Job 19:1-29

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Job responded to Bildad. In his comments, he included Eliphaz and Zophar. (19:1)

Eliphaz, Bildad, and Zophar had not comforted Job. Therefore, he raised the rhetorical question about how long they would pain or torment (“weary”) him (literally, “my soul”) and crush him with their words. (19:2)

All three men had reproached Job, attributing his suffering to presumed serious failure to live an upright life. Up to this point, only five of their lengthy speeches have been quoted. Therefore, the reference to their reproaching Job “ten times” could signify doing so repeatedly or a complete number of times. In the Septuagint, there is no mention of “ten times.” It quotes Job as attributing his suffering to God. “Only know that the Lord has made me thus.” This could mean that Job believed that God had reduced him to the afflicted state in which he found himself. (19:3)

Eliphaz, Bildad, and Zophar made assumptions about Job based on his distressing circumstances, but they had no evidence that he had made himself guilty of serious transgression. Considering the severity of Job’s affliction, they should have been ashamed to add to his pain. But, as he said to them, they were not ashamed to deal harshly with him or to wrong him. According to the Septuagint, they spoke against him. The words “not shaming me” could indicate that the three men did not restrain themselves from shaming Job, failing to show him respect. They “pressed” upon him or were hostile to him, adding to his distress. (19:3)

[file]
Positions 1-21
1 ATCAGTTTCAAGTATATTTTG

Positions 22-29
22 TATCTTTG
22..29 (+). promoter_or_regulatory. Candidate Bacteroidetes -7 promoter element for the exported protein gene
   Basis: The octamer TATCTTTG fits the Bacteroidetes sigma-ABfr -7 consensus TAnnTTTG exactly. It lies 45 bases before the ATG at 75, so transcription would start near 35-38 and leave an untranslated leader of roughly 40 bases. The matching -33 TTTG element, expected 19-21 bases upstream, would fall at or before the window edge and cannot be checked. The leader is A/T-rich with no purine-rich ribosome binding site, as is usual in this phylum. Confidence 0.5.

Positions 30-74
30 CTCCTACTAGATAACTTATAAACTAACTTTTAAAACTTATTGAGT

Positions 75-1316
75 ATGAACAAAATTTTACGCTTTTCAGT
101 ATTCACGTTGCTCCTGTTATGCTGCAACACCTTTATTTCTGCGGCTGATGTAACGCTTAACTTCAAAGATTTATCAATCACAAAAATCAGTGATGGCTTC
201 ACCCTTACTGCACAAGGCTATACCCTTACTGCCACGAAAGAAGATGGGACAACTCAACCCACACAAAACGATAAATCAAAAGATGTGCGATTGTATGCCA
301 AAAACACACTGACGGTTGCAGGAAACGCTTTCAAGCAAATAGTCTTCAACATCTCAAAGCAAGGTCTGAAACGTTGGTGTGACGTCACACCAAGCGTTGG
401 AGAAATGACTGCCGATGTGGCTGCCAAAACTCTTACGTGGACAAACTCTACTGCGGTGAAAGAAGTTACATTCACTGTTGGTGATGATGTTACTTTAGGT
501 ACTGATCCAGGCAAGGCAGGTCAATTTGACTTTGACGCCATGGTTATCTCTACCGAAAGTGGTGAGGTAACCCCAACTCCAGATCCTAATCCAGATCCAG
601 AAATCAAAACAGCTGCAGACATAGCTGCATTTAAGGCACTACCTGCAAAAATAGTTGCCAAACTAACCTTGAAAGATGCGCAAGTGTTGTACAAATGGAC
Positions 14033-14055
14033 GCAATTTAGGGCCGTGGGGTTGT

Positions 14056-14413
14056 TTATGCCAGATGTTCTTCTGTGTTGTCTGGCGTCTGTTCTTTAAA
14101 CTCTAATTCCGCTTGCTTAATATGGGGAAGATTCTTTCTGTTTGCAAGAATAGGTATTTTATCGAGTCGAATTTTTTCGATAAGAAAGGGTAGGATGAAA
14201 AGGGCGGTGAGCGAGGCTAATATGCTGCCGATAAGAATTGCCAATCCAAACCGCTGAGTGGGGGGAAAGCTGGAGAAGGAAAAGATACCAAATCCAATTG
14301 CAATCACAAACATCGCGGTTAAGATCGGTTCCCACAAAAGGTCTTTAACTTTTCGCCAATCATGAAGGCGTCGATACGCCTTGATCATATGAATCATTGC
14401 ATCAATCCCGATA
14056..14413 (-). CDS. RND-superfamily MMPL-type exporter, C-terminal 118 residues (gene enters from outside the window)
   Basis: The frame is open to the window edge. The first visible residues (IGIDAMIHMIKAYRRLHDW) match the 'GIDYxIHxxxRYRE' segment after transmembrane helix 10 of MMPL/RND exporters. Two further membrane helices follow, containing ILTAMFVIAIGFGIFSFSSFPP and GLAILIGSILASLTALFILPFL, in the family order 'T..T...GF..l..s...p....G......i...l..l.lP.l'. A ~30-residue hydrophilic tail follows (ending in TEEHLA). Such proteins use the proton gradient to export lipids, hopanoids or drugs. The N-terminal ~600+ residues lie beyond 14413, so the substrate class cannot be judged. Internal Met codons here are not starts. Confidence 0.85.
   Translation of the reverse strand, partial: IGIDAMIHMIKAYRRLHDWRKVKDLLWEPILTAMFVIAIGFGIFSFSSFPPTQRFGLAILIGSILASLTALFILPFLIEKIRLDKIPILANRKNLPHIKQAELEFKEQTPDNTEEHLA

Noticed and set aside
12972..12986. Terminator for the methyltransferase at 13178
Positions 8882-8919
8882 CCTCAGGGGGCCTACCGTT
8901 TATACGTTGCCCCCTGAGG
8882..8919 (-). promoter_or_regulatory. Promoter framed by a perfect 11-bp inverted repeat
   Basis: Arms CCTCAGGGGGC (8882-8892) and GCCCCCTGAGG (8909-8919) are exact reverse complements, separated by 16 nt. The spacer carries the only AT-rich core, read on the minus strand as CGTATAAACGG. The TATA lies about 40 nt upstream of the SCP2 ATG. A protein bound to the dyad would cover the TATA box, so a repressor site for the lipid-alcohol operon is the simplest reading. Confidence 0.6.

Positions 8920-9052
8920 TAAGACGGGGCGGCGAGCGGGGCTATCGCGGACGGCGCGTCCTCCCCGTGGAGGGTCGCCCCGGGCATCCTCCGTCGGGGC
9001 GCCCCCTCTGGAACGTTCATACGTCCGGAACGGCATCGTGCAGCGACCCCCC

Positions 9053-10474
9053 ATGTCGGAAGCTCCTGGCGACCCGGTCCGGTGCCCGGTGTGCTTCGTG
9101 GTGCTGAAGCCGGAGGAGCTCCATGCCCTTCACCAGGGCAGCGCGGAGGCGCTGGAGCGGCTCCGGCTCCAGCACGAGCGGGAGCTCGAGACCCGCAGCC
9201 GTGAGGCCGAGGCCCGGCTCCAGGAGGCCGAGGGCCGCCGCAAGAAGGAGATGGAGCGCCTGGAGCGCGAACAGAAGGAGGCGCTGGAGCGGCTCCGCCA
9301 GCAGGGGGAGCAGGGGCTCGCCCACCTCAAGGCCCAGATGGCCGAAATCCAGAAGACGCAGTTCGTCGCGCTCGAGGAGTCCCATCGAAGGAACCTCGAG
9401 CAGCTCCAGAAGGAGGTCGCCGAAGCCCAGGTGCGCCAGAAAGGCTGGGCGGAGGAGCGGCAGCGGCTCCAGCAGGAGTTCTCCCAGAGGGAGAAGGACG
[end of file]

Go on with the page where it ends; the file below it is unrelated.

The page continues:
In case he had indeed erred or gone astray, Job pointed out that his error “lodged” or remained with him. It would be a matter of his concern alone. He would be accountable for his actions and would have to bear the consequences. Eliphaz, Bildad, and Zophar would not be injured or affected. (19:4; see the Notes section regarding the additional words in the Septuagint.)

Job accused Eliphaz, Bildad, and Zophar of magnifying or exalting themselves against him, reproving him as an interior lacking in understanding and as one guilty of serious wrongdoing. They argued or decided against him that his “reproach,” or the humiliation that had resulted from his calamities and suffering, was deserved. The Septuagint represents Job as saying, “But you assail me with reproach.” (19:5)

Job felt that he did not deserve to be submitted to great suffering. Therefore, he said to his companions that they should “know” or recognize that God had wronged (troubled [LXX]) him. He likened what had befallen him to having a net encircle him, and he attributed this action to God. (19:6)

Job cried out, “Violence!” This apparently was regarding the violent or harsh treatment to which he had been subjected. But there was no answer from God. Job called out for help, but justice was not rendered in his case. He received no assistance. (19:7; see the Notes section regarding the Septuagint rendering.)

Job referred to God as having “walled up” his “way” so that he could not pass, being prevented from getting out of the distressing state in which he found himself. The Septuagint indicates that Job could not escape from his completely hemmed-in condition. He felt that God had set “darkness” upon his “paths,” making it impossible for him to see a way out of his distress. According to the Septuagint, God had put darkness upon Job’s face, depriving him of any hope that relief would come. There was absolutely nothing that brightened Job’s day. (19:8)

Job spoke of God as having stripped him of “glory” and taken the “crown” from his head. His “glory” could designate his wealth, and his “crown” could refer to the dignified standing that he had formerly enjoyed. Both had ended for him. (19:9)